Sunday, November 28, 2010

Time for a smaller government

I just read this intriguing piece in the Times:

What's great about this article is that I think the means that it describes and ends we would all find desirable: a government that votes it's conscience. We differ greatly as to the means. I've been thinking recently that the problem is lack of accountability. First a little history:

Under the Articles of Confederation, Congress was a unicameral body in which each state held one vote. The ineffectiveness of the federal government under the Articles led Congress to summon a Constitutional Convention in 1787. The issue of how Congress was to be structured was one of the most divisive among the founders during the Convention. James Madison's Virginia Plan called for a bicameral Congress: the lower house would be "of the people," elected directly by the people of the United States and representing public opinion, and a more deliberative upper house that would represent the individual states, and would be less susceptible to variations of mass sentiment, would be elected by the lower house.

The Virginia Plan drew the support of delegates from large states such as Virginia, Massachusetts, and Pennsylvania, as it called for representation based on population. The smaller states, however, favored the New Jersey Plan, which called for a unicameral Congress with equal representation for the states.

Eventually, the Convention reached the "Connecticut Compromise" under which one house of Congress would provide representation proportional to each state's population, whereas the other would provide equal representation amongst the states. The Constitution was ratified by the requisite number of states and the House began work on April 1, 1789, when it achieved a quorum for the first time.

During the first half of the 19th Century, the House was frequently in conflict with the Senate over regionally divisive issues, including slavery. The North was much more populous than the South, and therefore dominated the House of Representatives. However, the North held no such advantage in the Senate, where the equal representation of states prevailed. Conflict over slavery and other issues persisted until the Civil War.

The war culminated in the South's defeat and in the abolition of slavery. Because all southern senators except Andrew Johnson ( who would become the 17th President) resigned their seats at the beginning of the war, the Senate did not have the balance of power between North and South during the war. In reality, if the southern senators had not resigned their seats, it is unlikely the 13th and 14th ammendments could have passed.

The only constitutional rule relating to the size of the House says: "The Number of Representatives shall not exceed one for every thirty Thousand." Congress regularly increased the size of the House to account for population growth until it fixed the number of voting House members at 435 in 1911. The number was temporarily increased to 437 in 1959 upon the admission of Alaska and Hawaii (seating one representative from each of those states without changing existing apportionment), and returned to 435 four years later, after the reapportionment consequent to the 1960 census.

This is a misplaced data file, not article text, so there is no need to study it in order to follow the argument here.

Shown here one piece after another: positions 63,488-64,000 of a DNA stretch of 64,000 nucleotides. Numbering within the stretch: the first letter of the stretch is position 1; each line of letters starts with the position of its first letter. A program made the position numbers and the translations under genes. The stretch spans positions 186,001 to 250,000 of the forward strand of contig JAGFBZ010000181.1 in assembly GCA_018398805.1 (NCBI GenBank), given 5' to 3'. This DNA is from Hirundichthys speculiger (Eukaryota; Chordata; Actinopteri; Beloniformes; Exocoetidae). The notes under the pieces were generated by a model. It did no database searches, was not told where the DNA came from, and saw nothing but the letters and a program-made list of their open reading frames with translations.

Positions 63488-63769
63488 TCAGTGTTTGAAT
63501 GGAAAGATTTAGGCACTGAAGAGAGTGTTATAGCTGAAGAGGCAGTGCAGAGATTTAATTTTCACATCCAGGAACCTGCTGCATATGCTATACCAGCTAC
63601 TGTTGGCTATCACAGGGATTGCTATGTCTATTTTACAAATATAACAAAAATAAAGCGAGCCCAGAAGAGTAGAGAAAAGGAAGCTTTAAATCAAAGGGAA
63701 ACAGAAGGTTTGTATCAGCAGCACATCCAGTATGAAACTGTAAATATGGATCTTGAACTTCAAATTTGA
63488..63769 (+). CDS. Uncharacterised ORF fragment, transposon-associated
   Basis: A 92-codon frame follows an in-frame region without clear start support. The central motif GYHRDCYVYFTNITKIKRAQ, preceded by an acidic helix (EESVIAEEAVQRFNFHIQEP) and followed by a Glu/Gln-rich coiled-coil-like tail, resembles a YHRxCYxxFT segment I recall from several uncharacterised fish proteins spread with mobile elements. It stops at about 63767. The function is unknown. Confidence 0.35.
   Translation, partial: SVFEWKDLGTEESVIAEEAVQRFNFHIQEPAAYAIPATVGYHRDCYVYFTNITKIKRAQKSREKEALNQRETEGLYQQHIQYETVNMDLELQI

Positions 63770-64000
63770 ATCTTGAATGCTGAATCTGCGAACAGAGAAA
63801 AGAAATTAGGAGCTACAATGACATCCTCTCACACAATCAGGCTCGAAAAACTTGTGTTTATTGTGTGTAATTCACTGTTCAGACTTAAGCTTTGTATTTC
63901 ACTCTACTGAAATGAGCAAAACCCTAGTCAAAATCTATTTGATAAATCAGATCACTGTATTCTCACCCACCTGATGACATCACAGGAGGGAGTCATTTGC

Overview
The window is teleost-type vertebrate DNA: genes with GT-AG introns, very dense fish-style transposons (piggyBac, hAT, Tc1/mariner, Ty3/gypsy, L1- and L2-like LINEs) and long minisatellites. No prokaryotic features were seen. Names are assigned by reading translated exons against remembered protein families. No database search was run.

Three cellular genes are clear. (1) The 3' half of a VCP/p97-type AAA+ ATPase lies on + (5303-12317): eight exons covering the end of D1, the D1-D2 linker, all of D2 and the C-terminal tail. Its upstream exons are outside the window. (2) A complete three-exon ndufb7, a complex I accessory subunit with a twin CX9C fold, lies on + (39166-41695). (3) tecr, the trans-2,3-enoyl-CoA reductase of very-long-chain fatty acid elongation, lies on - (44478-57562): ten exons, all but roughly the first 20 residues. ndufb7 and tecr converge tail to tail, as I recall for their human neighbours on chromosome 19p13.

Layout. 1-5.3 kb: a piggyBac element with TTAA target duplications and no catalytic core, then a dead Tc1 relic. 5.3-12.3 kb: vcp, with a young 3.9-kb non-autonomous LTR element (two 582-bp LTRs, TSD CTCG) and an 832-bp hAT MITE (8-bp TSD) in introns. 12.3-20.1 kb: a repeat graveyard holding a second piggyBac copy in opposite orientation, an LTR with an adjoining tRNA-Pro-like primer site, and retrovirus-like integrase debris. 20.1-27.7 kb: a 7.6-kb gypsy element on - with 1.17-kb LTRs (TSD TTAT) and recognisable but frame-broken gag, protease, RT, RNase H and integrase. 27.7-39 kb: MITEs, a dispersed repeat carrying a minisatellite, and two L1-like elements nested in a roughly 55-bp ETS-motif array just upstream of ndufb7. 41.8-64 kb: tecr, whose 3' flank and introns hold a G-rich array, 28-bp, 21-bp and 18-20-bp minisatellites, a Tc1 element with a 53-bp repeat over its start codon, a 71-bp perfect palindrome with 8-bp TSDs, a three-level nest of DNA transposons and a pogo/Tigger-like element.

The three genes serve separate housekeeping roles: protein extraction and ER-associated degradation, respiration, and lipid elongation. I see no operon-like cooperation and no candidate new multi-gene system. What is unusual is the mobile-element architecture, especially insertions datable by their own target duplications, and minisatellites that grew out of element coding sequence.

Which leads us to the present day, where each congressional district has more than 700000 people in it. The House, which was meant to directly responsible to the people, has become more and more abstracted. When there were only 33k people in a district, 10 activists could easily have a snowball affect and cause an avalanche in an election. With 700000 people in a district, 10 activists have a snowball's chance in hell of affecting an election.

We cannot have a free market without a free populance, and we cannot have a free populance without each person's voice being heard. And that comes down to scale. If we were to form a government among our members here, we'd make a pretty liberal government indeed based on the fact that there are many more liberals in this group -- but even though I am not a typical conservative, my opinions and thoughts would have some influence because I was heard by the other 55 members of our group. At 700000 people per district, one voice is lost in the din.

When I say that the Federal Government is too large and too powerful I am complaining about just this. 300000000 people cannot be fairly represented by 437, nor justly governed. The system by which the Red States impose their will on the Blue States and the Blue States dictate terms tot he Red States based on the votes of Ohio and Florida has got to end. And the only way it CAN end is for the states to reassert the rigths granted to them in the constitution.